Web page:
Three installs mobile ad blocker at a network level


In a shock move, Three has become the first mobile operator to block ads at a network level.

The controversial move signals a step change in the ongoing battle between ad blockers and the digital marketing industry.

The company is partnering with Shine Technologies, with the aim of reducing mobile advertising experienced by customers browsing when using the Three network.

The controversial technology will be used initially on Three's UK and Italian networks, before a "rapid roll-out" in other markets.


Three says that blocking at a network level is more effective than at an app level on individual devices.

The mobile network is positioning the partnership as a pro-consumer manoeuvre.

In a press release, the carrier says ad-blocking will be used to achieve "three principle goals" -- reducing data costs, protecting its customers from malware-riddled ads, and ensuring subscribers receive ads that are targeted and engaging, rather than intrusive and irrelevant.

Tom Malleschitz, Chief Marketing Officer, Three UK, explained why: "Irrelevant and excessive mobile ads annoy customers and affect their overall network experience. We don't believe customers should have to pay for data usage driven by mobile ads. The industry has to work together to give customers mobile ads they want and benefit from. These goals will give customers choice and significantly improve their ad experience.”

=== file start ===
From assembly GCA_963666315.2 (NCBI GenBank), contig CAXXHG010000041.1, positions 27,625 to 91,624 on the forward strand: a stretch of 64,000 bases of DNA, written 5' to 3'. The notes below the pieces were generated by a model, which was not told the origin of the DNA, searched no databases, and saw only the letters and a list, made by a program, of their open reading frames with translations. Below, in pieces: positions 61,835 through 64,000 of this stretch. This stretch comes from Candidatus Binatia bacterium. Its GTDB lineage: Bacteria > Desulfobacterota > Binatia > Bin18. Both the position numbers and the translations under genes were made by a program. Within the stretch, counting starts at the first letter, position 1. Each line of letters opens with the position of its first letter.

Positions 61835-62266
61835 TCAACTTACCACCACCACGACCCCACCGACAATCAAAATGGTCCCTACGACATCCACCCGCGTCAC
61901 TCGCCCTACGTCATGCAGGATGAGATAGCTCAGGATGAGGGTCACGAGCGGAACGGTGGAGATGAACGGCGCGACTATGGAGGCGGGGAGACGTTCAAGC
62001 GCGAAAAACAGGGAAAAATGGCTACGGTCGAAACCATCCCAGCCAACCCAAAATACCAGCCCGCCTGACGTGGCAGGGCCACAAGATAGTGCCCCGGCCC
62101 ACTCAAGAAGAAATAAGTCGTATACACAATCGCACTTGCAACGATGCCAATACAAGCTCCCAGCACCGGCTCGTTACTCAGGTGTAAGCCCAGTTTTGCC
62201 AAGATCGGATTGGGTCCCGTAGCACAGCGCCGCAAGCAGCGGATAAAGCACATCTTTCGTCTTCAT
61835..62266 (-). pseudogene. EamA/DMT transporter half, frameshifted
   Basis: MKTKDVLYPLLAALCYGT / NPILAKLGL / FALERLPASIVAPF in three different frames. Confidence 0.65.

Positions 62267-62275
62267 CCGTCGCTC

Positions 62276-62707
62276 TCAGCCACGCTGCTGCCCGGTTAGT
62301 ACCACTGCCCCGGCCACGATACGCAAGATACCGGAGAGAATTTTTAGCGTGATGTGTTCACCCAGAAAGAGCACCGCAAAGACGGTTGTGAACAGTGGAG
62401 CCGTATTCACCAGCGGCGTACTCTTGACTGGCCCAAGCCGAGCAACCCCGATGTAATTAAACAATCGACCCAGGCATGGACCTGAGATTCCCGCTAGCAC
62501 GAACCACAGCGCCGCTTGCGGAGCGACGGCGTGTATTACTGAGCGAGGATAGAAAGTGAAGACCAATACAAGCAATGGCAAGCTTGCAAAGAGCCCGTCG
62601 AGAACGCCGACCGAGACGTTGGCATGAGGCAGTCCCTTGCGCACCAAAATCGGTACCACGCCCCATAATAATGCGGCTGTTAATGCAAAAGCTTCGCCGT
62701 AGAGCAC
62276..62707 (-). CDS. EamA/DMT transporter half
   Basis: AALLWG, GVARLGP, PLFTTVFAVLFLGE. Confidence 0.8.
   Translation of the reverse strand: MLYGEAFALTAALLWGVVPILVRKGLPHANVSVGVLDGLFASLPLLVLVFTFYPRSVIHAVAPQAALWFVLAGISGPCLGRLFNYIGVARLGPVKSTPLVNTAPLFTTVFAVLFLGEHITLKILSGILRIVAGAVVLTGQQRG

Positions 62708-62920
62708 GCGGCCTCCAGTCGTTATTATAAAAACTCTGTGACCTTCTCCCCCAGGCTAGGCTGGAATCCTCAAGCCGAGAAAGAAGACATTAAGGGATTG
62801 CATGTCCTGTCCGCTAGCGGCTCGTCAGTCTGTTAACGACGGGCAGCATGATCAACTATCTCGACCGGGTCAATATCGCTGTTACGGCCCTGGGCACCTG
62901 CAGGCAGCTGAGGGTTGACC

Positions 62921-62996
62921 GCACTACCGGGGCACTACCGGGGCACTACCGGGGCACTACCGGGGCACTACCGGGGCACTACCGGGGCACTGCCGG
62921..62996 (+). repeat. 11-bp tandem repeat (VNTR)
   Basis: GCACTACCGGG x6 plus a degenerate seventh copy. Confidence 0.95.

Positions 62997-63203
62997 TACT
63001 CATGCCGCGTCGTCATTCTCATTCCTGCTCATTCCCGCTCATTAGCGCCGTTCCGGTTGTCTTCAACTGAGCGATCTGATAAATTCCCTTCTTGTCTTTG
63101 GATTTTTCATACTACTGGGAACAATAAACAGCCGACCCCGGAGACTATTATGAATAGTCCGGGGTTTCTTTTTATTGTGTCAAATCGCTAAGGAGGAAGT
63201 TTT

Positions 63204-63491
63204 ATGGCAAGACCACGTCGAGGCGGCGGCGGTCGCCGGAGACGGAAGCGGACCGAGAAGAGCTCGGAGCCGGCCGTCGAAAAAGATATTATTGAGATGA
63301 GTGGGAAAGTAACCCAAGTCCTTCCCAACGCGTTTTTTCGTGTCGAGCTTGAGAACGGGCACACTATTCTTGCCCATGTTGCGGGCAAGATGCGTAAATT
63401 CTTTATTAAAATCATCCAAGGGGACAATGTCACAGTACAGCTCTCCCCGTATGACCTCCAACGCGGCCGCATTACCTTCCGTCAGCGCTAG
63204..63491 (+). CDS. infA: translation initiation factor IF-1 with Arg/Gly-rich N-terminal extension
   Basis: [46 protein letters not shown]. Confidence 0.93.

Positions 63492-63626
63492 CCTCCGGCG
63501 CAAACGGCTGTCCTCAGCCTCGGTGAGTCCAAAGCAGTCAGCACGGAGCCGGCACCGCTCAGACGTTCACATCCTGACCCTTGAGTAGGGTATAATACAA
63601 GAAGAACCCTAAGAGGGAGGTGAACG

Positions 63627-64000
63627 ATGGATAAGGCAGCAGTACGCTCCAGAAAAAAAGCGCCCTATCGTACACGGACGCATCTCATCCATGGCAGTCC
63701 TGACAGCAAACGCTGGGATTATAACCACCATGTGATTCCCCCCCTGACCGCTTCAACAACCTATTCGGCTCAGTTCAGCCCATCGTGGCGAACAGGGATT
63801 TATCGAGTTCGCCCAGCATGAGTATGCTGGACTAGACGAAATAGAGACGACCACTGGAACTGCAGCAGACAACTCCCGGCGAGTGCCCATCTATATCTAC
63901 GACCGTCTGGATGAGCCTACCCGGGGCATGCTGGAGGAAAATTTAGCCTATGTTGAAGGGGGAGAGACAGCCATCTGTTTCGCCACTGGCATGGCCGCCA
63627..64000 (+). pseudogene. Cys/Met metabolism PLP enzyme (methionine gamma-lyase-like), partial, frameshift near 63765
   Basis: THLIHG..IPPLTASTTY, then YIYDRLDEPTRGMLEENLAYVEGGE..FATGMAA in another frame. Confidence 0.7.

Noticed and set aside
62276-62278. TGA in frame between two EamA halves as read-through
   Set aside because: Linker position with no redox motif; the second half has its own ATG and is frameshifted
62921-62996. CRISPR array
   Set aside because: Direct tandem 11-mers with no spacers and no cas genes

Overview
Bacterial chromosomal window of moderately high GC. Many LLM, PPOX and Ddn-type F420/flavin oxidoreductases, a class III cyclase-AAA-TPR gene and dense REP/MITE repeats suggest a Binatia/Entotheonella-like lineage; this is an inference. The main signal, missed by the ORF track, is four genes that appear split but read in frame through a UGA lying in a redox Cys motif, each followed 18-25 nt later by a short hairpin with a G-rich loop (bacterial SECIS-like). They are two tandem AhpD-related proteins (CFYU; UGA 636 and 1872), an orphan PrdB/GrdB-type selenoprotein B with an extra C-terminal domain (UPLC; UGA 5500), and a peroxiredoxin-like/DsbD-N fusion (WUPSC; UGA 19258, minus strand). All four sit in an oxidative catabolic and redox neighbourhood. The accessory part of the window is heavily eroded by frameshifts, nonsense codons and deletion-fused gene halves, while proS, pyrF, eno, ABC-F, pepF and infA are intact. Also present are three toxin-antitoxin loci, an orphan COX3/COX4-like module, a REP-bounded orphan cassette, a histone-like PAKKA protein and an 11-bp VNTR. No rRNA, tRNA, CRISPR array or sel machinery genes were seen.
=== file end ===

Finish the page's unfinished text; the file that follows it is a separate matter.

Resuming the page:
This, however, is only the beginning. EE and and O2 are considering similar tactics.

Three hasn’t yet confirmed exactly when it will be activating the service for users, but its announcements made clear that the developments would “enable rapid roll-out of the technology to all other Three Group operators.”

The issue of ad-blocking is a serious concern for those publishers and industries who provide services for free, based on advertising. Many websites use advertising revenue rather than subscription or other revenue to fund those businesses, from niche fan interest sites and forums, to huge news websites, to those wanting to promote their online boutique store.

Three says that more details will be provided in coming months as to how the company will provide a better experience for its customers, but we're left wondering how that deal will work out for online content providers and communities.

IAB response- "Hurting consumers and publishers across Europe"

Following the move, IAB Europe expressed its 'serious concern' following the announcement that mobile operator Three is to impose network-level ad blocking in the UK and Italy followed by a rapid roll-out of the technology in its other European operations.

In a statement, IAB Europe (the trade body for digital marketing across Europe) said: “The ad-funded Internet provides consumers with a rich universe of informational, educational, scientific, entertainment and business services at little or no cost at the point of consumption.

“Ad blocking threatens the Internet as we know it and penalises vulnerable consumers and small companies who depend on ad-funded online services, as well as undermining media diversity and independence in Europe. Moreover, imposition of ad blocking at the network level is at variance with the principle of net neutrality and a clear interference in freedom of commerce.

“The digital advertising industry believes that choice at the individual user level is the way forward and is deeply invested in addressing user experience issues such as latency. The IAB’s L.E.A.N. ads programme is testimony to that commitment.”

Read the full announcement here

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